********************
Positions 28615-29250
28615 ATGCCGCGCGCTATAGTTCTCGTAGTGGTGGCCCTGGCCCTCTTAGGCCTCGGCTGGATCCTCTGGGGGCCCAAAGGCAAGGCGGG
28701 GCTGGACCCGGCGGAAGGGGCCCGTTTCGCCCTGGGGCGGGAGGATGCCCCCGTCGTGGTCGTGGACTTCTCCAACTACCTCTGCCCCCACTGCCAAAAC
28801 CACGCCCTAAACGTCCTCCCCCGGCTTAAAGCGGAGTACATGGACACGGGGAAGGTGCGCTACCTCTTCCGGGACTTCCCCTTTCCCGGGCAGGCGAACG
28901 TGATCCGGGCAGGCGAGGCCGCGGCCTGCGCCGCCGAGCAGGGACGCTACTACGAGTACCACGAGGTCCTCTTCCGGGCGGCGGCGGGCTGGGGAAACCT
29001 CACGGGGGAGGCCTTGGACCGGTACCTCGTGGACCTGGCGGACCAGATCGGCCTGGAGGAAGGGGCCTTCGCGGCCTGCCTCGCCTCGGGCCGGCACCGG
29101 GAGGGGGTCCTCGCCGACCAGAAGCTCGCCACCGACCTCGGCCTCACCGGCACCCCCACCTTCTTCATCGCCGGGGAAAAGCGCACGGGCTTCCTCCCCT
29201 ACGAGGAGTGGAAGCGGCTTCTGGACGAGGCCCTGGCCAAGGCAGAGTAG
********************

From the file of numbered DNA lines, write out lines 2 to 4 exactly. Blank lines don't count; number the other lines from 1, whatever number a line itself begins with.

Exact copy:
28615 ATGCCGCGCGCTATAGTTCTCGTAGTGGTGGCCCTGGCCCTCTTAGGCCTCGGCTGGATCCTCTGGGGGCCCAAAGGCAAGGCGGG
28701 GCTGGACCCGGCGGAAGGGGCCCGTTTCGCCCTGGGGCGGGAGGATGCCCCCGTCGTGGTCGTGGACTTCTCCAACTACCTCTGCCCCCACTGCCAAAAC
28801 CACGCCCTAAACGTCCTCCCCCGGCTTAAAGCGGAGTACATGGACACGGGGAAGGTGCGCTACCTCTTCCGGGACTTCCCCTTTCCCGGGCAGGCGAACG